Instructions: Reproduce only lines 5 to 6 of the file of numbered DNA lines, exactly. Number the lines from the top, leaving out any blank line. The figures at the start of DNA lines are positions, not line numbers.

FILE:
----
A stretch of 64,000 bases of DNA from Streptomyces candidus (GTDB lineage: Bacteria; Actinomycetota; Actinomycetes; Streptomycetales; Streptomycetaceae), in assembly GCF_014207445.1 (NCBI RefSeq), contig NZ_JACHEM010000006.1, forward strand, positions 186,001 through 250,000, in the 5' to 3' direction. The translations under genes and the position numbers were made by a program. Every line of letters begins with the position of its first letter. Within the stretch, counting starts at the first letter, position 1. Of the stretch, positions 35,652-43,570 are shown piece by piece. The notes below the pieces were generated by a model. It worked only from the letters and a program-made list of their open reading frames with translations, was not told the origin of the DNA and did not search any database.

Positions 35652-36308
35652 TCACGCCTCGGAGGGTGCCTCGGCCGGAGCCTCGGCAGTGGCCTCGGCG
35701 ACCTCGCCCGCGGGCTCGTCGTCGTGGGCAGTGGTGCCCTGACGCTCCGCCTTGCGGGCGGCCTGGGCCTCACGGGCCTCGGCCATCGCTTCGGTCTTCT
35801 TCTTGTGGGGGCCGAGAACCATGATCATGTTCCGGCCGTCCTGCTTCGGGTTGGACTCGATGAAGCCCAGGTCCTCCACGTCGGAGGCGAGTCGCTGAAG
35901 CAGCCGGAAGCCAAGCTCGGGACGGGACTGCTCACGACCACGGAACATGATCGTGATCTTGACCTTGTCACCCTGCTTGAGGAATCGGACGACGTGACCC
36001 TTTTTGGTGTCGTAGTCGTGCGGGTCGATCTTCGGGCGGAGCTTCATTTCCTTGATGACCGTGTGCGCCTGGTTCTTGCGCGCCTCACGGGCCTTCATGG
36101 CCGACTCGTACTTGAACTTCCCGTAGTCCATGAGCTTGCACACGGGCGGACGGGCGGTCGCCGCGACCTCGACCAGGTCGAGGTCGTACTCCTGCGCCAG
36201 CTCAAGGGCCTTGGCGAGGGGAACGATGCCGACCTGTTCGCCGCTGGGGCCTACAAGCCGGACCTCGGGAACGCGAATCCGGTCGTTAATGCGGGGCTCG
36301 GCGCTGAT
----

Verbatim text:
35801 TCTTGTGGGGGCCGAGAACCATGATCATGTTCCGGCCGTCCTGCTTCGGGTTGGACTCGATGAAGCCCAGGTCCTCCACGTCGGAGGCGAGTCGCTGAAG
35901 CAGCCGGAAGCCAAGCTCGGGACGGGACTGCTCACGACCACGGAACATGATCGTGATCTTGACCTTGTCACCCTGCTTGAGGAATCGGACGACGTGACCC